die in Columbus, Ohio? What?! Maybe she's actually cool?

My point is: even in seemingly clear-cut situations, things
aren't actually so obvious. So if you're still with me, let's move back
to you and the facts of your actual case.

Personality-wise, your scores indicate you have a light,
easy-going personality and this makes you likeable & quite popular.
Like most such people, you can, at times, seem a little superficial.
But like our friend in green there, perhaps there's more to you than it
seems at first blush. Your scores indicate you have refined tastes, as
well, which I can certainly relate to, and my guess is you're the
leader of your friends. And, finally, if you've managed to read all the
way through to the end of this description, I feel compelled to say
that I actually like you a lot. So there. Happy drinking, whatever your

I actually started this as something completely different but this will work for now. It gives you what I consider to be a little insight to my personality. For my next post: Growing old or growing up? I will discuss my own struggles with the difference in the two and coping with growing old, growing up, and moving on.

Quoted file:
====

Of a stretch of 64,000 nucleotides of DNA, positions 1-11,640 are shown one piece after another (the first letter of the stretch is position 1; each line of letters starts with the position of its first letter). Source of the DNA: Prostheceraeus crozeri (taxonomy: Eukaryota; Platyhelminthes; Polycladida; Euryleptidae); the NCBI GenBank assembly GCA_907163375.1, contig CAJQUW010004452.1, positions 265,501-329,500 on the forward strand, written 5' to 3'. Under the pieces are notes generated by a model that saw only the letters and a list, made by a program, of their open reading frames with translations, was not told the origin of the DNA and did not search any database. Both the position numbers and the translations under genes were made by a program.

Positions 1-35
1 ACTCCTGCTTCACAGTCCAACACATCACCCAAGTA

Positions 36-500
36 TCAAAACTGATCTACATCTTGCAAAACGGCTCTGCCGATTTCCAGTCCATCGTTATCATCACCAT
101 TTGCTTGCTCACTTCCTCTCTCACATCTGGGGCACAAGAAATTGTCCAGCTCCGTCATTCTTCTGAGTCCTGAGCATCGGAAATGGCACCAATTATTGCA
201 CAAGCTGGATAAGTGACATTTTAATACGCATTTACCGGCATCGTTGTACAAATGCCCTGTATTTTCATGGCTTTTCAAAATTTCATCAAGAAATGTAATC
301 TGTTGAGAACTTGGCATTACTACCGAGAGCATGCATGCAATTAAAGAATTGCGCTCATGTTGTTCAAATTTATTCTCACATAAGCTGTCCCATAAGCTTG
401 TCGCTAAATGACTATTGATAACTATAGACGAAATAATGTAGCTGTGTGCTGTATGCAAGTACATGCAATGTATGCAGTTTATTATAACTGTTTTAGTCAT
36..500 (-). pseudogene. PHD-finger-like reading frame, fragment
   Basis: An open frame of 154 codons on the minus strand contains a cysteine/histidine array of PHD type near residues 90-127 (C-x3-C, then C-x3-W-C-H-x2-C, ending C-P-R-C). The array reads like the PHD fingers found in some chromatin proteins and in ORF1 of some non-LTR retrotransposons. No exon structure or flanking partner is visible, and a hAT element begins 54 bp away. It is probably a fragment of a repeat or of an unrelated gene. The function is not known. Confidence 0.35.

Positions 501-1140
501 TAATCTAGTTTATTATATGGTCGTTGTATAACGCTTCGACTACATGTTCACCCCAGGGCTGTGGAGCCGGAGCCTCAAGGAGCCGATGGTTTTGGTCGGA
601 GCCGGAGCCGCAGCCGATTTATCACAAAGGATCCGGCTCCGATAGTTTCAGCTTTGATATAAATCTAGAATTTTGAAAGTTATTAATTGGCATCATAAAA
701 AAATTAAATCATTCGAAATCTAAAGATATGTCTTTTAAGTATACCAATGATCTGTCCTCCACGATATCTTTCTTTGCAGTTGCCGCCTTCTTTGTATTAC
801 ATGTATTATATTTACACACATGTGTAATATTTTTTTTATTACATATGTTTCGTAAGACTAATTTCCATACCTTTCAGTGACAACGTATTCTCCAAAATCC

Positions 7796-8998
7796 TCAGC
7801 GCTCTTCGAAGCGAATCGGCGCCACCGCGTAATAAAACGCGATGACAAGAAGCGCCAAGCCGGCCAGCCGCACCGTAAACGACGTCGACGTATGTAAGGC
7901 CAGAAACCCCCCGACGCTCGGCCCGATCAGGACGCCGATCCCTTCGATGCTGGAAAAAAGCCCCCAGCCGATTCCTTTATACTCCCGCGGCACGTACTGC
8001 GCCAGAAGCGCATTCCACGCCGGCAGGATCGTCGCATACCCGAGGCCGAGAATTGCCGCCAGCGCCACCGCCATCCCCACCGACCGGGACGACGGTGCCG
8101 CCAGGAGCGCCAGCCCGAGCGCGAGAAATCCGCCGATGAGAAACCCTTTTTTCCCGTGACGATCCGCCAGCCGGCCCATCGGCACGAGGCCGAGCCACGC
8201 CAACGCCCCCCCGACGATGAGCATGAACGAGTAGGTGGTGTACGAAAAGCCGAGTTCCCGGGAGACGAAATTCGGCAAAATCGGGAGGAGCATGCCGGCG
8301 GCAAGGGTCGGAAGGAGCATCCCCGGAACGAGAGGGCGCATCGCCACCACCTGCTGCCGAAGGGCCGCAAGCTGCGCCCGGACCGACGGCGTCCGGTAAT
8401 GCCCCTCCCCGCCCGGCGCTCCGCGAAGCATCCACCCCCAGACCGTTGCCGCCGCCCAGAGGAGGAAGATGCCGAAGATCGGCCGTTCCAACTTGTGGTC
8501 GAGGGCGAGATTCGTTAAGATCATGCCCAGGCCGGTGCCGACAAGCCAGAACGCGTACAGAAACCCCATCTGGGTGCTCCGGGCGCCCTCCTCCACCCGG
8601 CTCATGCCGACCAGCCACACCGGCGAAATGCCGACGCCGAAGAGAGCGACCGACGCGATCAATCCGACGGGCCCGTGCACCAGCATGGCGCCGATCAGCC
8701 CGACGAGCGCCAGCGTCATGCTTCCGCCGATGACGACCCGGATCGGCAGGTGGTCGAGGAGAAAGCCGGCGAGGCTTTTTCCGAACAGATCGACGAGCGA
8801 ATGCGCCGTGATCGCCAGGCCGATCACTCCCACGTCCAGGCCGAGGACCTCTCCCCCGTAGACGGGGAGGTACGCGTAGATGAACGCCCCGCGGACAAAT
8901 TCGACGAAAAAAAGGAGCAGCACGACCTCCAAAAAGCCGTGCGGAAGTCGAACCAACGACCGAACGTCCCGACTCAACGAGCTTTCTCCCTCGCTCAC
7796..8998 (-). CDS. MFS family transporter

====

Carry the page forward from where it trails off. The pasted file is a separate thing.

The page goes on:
Saturday, March 25, 2006

Haily Mary, full of grace...

Hail Mary, full of grace! The Lord is with thee. Blessed art thou among women and blessed is the fruit of thy womb, Jesus. Holy Mary, Mother of God, pray for us sinners now and at the hour of our death. Amen!

Such a beautiful prayer, quite possibly my favorite. The first two phrases reflect back on the encounter had by Mary with the angel, Gabriel. Hail Mary, full of grace! So full of grace! She embodied more heavenly grace than any other woman that has ever lived. She was to become the Mother of Christ. The Lord is with thee. The Lord truly is present within her and she accepts it. Her fiat brings us our savior. From this moment the Lord is truly dwelling with her. Before we even get to the next moment we reflect on her most perfect yes to our Lord and pray that we too will accept our call.

Blessed art thou among women and blessed is the fruit of thy womb, Jesus. We recall her visit to Elizabeth. Elizabeth knows the significance of what is happening. She knows that Mary is the most blessed woman of all humanity, not only of their time, but all of time. At this point it is known, at least to Elizabeth, that Mary will forever be praised for her most faithful acceptance.